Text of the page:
I love it when Michael’s is firing on all cyclinders. After a nasty bug kept me away from 55th Street last week, it was good to see the dining room jam packed with celebs of all stripes. Everywhere you looked there was a famous face — Kathie Lee Giffordwas first on the scene and did double duty. She had a glass of wine at the bar with Eduardo Verastegui and then joined the party celebrating Charlene Nederlander‘s birthday in the dining room. Between bites, she caught up with her former co-host Regis Philbin, who was today’s most popular celeb among the high-wattage crowd and was nice enough to pose for a whole lot of pictures.
While waiting for my lunch date, I chatted with my Greenwich neighbor Kathie Lee about her kids (son Cody Gifford is graduating from USC Film School and Cassidy Gifford is graduating from high school). We both agreed that kids today are under more pressure than ever before and are being buried under mountains of homework (my first grader gets an hour’s worth every night). Kathie Lee told me her honor student daughter has passed up numerous opportunities to pursue her love of acting in order to keep her grades up in school. But Kathie Lee has always made a practice of taking her kids out of school when there was an opportunity to experience something not found in books. “I think that’s so important for kids. Some of the most important things I learned as a child I learned outside the classroom. We’re not letting kids be kids.” I couldn’t agree more.
When Kathie Lee went off to join her pals, I watched the dining room fill up with plenty of boldface names, including Harold Ford Jr., Star Jones and late arrival Carl Bernstein. I grabbed Harold before he sat down to lunch to ask him what he thought of the heat the president is getting from his opponents for his secret trip to Afghanistan on the anniversary of the killing of Bin Laden. “I think the race will pivot on the issues of the economy and jobs,” he told me. “But I’m all for defining what the ten year plan with Afghanistan will be. If there’s one thing that both republicans and democrats agree on it’s getting out of Afghanistan. If the media wants to blow up one issue, that should be it.”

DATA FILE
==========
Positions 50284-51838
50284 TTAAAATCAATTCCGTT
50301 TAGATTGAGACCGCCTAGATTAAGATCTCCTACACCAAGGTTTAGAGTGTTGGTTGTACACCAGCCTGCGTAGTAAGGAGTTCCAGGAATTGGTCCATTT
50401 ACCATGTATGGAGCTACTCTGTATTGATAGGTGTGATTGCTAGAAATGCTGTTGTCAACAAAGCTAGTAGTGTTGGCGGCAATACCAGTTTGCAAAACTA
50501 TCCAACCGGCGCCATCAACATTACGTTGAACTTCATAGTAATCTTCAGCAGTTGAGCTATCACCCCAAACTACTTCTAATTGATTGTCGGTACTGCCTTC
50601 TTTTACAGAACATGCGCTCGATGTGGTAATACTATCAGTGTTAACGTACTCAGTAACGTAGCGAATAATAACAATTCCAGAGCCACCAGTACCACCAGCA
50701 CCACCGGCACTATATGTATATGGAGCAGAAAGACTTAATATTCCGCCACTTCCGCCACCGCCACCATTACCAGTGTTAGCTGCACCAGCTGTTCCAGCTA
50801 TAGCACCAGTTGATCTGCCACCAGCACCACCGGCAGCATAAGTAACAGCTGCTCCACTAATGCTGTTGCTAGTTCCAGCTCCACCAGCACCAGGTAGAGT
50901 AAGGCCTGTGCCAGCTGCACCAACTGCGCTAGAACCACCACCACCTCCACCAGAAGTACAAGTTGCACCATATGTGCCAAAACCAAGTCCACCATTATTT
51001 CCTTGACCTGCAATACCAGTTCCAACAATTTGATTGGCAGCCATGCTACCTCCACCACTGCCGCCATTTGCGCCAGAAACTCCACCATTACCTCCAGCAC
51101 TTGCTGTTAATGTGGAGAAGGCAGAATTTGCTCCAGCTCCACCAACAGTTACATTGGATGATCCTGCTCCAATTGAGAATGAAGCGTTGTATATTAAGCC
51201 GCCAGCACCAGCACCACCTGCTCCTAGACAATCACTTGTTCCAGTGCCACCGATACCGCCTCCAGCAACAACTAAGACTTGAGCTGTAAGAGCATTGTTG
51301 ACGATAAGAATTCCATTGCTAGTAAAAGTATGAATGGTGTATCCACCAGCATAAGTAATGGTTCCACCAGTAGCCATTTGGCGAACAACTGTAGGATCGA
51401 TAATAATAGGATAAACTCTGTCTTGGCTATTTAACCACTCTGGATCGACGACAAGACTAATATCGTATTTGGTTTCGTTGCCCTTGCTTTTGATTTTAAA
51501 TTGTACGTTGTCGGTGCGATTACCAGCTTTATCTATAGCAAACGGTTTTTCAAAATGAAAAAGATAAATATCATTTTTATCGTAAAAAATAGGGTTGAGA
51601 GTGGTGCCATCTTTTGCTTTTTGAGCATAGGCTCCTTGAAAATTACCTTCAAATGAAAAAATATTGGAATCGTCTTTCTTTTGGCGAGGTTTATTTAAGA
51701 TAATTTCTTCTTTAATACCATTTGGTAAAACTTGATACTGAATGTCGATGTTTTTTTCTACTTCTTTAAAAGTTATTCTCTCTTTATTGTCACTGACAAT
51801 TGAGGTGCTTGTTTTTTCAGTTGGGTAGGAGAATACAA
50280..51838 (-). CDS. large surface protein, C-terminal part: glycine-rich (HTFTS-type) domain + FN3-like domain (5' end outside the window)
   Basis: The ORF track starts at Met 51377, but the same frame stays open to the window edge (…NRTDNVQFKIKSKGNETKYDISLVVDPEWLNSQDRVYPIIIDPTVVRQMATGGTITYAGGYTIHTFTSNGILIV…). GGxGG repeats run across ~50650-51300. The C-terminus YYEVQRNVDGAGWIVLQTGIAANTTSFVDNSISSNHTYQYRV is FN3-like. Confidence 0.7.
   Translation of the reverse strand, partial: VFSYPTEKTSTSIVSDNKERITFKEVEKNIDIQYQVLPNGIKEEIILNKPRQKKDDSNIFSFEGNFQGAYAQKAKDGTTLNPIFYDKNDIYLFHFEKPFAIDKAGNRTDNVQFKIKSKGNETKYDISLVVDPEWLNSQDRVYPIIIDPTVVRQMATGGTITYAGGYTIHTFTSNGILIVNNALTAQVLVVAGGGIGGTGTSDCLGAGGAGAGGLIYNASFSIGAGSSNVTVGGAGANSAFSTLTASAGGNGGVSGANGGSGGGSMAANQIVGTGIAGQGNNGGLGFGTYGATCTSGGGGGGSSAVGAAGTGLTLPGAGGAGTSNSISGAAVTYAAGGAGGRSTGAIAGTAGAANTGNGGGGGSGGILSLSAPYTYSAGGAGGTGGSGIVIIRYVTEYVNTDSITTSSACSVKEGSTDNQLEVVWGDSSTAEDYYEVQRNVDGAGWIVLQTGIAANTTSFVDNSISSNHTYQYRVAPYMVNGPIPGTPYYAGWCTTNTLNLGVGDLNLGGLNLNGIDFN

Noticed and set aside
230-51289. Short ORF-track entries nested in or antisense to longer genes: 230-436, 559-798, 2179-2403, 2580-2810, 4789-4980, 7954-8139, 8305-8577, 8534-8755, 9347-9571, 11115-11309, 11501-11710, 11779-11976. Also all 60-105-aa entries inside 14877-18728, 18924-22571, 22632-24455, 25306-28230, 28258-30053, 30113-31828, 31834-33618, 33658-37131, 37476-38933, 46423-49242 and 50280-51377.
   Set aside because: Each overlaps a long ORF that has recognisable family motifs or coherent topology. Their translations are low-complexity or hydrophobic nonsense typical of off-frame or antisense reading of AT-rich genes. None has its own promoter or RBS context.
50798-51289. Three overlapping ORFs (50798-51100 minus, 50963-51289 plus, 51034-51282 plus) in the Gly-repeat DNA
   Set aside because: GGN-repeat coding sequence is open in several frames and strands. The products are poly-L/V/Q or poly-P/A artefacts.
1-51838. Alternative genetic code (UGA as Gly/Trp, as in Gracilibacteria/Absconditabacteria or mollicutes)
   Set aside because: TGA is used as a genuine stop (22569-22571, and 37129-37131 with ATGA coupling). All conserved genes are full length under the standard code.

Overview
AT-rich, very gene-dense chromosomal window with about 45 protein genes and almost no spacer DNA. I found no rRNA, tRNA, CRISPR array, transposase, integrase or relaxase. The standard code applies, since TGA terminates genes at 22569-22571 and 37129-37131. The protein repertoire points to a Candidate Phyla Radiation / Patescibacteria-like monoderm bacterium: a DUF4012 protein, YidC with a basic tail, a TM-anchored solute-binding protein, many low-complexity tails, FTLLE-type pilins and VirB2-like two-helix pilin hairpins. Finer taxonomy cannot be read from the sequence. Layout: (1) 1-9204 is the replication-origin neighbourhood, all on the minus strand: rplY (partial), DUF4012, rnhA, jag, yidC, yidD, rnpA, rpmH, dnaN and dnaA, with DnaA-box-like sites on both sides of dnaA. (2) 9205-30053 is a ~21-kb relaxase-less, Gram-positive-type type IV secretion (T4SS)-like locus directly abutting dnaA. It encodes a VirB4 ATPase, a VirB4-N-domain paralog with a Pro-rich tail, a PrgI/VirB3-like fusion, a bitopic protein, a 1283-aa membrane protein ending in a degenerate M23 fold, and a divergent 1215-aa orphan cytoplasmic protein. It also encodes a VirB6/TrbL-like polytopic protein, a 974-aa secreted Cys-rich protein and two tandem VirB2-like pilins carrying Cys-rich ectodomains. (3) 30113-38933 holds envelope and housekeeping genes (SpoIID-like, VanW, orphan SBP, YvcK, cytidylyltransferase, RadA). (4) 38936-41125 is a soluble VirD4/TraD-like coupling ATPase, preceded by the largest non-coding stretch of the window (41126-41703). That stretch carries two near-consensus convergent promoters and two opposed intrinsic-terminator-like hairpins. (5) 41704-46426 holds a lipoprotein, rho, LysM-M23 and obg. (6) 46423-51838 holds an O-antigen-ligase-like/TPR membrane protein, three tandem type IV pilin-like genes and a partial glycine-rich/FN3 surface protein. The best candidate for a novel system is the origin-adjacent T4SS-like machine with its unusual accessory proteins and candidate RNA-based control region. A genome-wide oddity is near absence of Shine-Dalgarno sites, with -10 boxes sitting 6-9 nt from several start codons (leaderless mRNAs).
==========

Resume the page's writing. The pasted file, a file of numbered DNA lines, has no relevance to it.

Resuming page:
I was joined today by Bernard Clair, one of Manhattan’s most sought after divorce lawyers among the one percenters. Bernard grew up on Long Island, attended Adelphi University on an athletic scholarship, and graduated from St. John’s University School of Law. Bernard and his law partner penned what came to be regarded as the definitive book on the legal issues facing couples who decide to live together, Love Pact. In a bit of fortuitous timing, Bernard met famed matrimonial attorney Marvin Mitchelson whose claim to fame at that moment was creating ‘palimony’ and found himself handling the Mitchelson’s New York based cases by the ripe old age of 30. Bernard, who has consistently been named one of the city’s “Best Lawyers” by New York magazine, has handled plenty of headline-making cases, representingCarolyne Roehm, Georgette Mosbacher and Jocelyn Wildenstein (aka The Cat Lady) when their marriages imploded.
There’s been so much talk about celebrity hookups and uncouplings lately that I hardly knew where to start, so I decided to jump in with deconstructing the upcoming Brangelina nuptials. “I’m sure there’s a 500-page pre-nup,” Bernard speculated, ”which makes sense when there’s 1,200 kids in the mix. I have no doubt in the world that the timing for the wedding will depend on when the prenup is executed.” On the Kim Kardashian-Kris Humphries 72-day
publicity stunt wedding, Bernard offered this: “She’s not necessarily upset it’s being held up because of his claim of fraud that he was bamboozled. It’s keeping her name in the papers.” As for the hapless basketballer’s hopes of getting his $2 million ring back, he can forget it. “You never get the engagement ring back.” Oh, well. Better luck next time.
In this 24-7 media age, there are a whole new set of issues when it comes to celebrity divorces, Bernard told me. Namely, the unwanted attention these cases draw to the children of high-powered couples. “Most courtrooms are open to the public. The idea is Jeffersonian, but divorce law was not part of Thomas Jefferson’s ideals. Today, the open courtroom brings kids into the fray, because the media covers every aspect of these cases and that includes kids. Everything is grist for the mill.” Bernard’s suggestion for a legal remedy: “I think we should revisit the idea of closed courtrooms for the most contentious divorce cases.”
We could barely keep up with the steady stream of A-listers who poured into Michael’s today. When we arrived a little before noon, there was a handful of power brokers quietly hunkering down to business over their Cobb salads in the back of the room. By the time Bravo’s latest star, designer Chris March arrived with Jennifer Geisser, the network’s senior vice president of communications, and publicist Alana McElroy, there was a palpable party vibe in the dining room. Late arrival Harold Ford, Jr. worked the room like nobody’s business while social swans Muffie Potter Aston and Suzanne Johnson doled out air kisses like they were candy.